With so many styles of biking riding nowadays there are a lot of gear options to go with each discipline. Whichever discipline you do, it can be nice to have a shoe that’s specifically up to the task. But why not have a shoe in your closet that works with more than one discipline and is very versatile? I recently added gravel adventure biking into my lifestyle and the Giro Tracker Shoe couldn’t have come at a better time for me as my closet is mostly full of heavy, rugged, MTB-specific gear.
Giro Tracker specs
At first glance, you might think that these are clipless pedal shoes. These are, in fact, flat pedal shoes — and if you look closely, the shoe is built from a textile upper and what Giro states calls thermobonded PU overlays. There’s also a die-cut footbed, a BOA L6 lacing system, and a tack rubber outsole dual-layer EVA gamma tread which is optimized for pedal pins. The Giro Tracker shoe comes weighs 337g for a size 43.
Giro fit and sizing
I generally wear a regular men’s size 10.5, landing me at a size 44 on Giro’s size chart, and I found the shoe to fit true to size.
The Tracker shoes are a breeze to slide into. The instant release function of the BOA L6 dials make in and out of the shoe quick and easy, and it offers fine adjustment in 1mm increments to dial in the fit. I was able to do a quick tightening adjustment while riding my bike with a simple and quick turn of the BOA knob, which is super convenient when you want to keep your eyes on what’s ahead.
On the trail / pavement with the Giro Tracker
I took my Shimano clipless pedals off my gravel bike, threw some flat pedals on, and immediately a gray cloud appeared over my head. Just kidding. We started a ride at Golden Gate Park with Crissy Fields as our final destination. With about forty percent road, forty percent gravel trails, and roughly 20 percent walking around the farmers market, this shoe performed extraordinarily.
The Tack rubber outsole worked well with my large CrankBrother Stamp pedals, with excellent outsole and pedal pin engagement. On this mixed terrain ride, the trails were mellow so I never once felt my foot moving around even when getting out of the saddle to put some extra power in. The shoe was easy on the sole of my foot with its dual-layer EVA midsole which allowed me to hike the bike and walk around comfortably when needed.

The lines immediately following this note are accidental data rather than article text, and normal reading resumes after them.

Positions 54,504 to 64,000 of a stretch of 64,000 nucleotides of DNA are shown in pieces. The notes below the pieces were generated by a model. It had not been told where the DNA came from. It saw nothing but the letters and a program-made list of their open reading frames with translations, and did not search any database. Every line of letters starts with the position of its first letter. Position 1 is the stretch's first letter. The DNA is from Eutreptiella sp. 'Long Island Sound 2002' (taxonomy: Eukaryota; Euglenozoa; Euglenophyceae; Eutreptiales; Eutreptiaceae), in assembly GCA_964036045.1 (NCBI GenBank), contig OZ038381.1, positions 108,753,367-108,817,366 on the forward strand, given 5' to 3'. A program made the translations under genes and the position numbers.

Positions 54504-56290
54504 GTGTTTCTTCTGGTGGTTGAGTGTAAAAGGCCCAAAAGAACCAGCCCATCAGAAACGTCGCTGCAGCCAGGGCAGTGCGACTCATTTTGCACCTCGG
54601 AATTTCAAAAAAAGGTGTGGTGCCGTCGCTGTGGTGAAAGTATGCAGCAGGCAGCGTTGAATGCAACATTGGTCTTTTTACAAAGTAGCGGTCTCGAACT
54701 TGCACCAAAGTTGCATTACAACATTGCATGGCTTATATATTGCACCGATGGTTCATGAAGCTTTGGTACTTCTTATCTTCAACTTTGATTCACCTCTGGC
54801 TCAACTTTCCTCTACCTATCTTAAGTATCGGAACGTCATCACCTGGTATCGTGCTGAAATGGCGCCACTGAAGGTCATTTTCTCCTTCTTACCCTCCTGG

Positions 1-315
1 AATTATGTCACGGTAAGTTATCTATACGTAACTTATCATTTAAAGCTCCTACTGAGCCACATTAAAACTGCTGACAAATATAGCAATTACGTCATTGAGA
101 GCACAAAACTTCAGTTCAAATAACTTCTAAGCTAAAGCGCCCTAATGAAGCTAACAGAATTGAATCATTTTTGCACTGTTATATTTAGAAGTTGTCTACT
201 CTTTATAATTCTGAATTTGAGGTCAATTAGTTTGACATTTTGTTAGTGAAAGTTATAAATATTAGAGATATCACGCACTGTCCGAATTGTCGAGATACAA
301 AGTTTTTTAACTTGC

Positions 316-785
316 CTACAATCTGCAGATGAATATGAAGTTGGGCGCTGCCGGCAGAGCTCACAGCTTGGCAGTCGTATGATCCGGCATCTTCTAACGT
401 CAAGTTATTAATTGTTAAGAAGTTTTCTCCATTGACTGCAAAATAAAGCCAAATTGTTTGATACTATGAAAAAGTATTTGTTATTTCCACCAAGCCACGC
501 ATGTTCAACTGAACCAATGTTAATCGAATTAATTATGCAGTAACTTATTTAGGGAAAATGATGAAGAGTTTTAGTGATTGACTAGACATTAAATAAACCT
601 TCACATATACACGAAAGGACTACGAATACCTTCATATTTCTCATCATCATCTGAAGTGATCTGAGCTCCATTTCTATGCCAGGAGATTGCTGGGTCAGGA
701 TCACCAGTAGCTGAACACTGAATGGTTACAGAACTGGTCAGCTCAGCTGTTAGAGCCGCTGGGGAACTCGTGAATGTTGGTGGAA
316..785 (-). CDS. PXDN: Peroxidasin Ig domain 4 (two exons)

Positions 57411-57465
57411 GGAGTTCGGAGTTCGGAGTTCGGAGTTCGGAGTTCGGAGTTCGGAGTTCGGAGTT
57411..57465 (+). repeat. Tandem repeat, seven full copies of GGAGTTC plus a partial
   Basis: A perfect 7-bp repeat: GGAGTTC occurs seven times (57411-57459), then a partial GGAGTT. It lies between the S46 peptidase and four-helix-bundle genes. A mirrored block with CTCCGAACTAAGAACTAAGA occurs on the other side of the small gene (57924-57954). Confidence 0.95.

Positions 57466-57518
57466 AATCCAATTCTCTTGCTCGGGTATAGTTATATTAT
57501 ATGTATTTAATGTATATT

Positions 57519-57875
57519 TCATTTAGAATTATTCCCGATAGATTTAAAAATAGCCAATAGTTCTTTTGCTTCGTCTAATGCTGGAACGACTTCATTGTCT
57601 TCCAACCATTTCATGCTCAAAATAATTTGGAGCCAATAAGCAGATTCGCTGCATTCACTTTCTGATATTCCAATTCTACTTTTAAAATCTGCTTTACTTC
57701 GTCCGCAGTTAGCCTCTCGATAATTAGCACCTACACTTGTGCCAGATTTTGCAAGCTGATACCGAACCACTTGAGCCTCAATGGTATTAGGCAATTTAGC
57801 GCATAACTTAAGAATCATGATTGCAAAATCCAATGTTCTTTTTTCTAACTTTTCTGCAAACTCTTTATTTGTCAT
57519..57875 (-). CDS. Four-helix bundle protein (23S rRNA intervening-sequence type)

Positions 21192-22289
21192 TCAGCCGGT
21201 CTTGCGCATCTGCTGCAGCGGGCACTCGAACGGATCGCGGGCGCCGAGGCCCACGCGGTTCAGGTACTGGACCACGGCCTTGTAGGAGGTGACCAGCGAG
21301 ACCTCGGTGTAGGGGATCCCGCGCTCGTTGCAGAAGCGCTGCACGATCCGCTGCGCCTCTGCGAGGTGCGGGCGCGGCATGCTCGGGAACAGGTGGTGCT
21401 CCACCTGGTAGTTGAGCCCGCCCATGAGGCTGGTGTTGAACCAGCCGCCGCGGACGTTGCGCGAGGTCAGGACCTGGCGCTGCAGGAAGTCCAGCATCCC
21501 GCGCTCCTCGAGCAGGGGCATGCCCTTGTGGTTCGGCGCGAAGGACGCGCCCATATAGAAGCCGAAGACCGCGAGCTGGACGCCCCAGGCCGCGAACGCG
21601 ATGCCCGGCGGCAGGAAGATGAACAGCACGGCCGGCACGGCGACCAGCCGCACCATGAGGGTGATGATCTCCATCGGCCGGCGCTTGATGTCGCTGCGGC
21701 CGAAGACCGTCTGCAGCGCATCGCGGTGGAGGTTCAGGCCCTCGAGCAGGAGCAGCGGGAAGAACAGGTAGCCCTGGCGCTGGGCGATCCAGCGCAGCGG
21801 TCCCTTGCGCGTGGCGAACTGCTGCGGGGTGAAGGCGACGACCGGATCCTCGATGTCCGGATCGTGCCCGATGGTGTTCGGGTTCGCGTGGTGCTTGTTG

The shoes are feather light without compromising on sturdiness and stiffness. The textile upper is what gives the shoe its lightweight properties and excellent breathability. They really do breathe well, which is a plus if you’re like me and tend to have hot feet all the time. The thermobonded PU overlay construction gives the shoe sturdiness and added some toe protection as well.
I also tried the Giro Tracker shoes on trail with my full suspension mountain bike running the same CrankBrother Stamp 11 pedals. The outsole is large enough to comfortably sit on the platform and the shoe performed well on both the climbs and descents that my local green/blue trails had to offer.
Now, when things got fast, chunky, rowdy or I hit some jumps on the black diamond trails, I had a few foot slips that made me uncomfortable. To be fair, the Giro Trackers are not advertised for this type of aggressive riding. This was more of a “what if” moment in my testing. Giving the Tracker a go on aggressive trails helped me better understand what disciplines this shoe is capable of. All in the name of Science of course….
The Tracker flat pedal shoe is a simple, yet well executed shoe that is excellent for light trail, XC, gravel, urban adventures, or even commuting. It breathes well, offers all day comfort, has good shoe stiffness for a lightweight shoe, and a tacky enough rubber outsole to keep your feet in place. However, they are not ideal for more aggressive riding, so don’t plan on “sending it” with these. I will be getting a pair for my wife, as she is not comfortable riding clips yet and has been looking for a lightweight breathable flat shoe.
Personally, I would have preferred to have the BOA knob at the side of the shoe rather than on the tongue itself. This made the top of the tongue a bit stiff, I would have liked more flexibility on that area of the shoe, though it hasn’t compromised comfort on my rides. The Giro Tracker shoe fits right in between my clipless gravel shoes and my all-mountain flat pedal shoes.
Throw the Trackers on, ride through some dirt trails, ride through downtown, walk around, and ride back home. For $130, these are very well worth it. They come in a fast lace version, but I would recommend spending the extra $20 for these BOA versions making fitting fast and easy.
- BOA L6 system allows for quick and precise adjusment
- Lightweight at 337g for a size 43
- Well ventilated upper
Pros and cons of the Giro Tracker bike shoe.
- BOA ratchet system location makes top of tongue stiff
- Rubber outsole could be grippier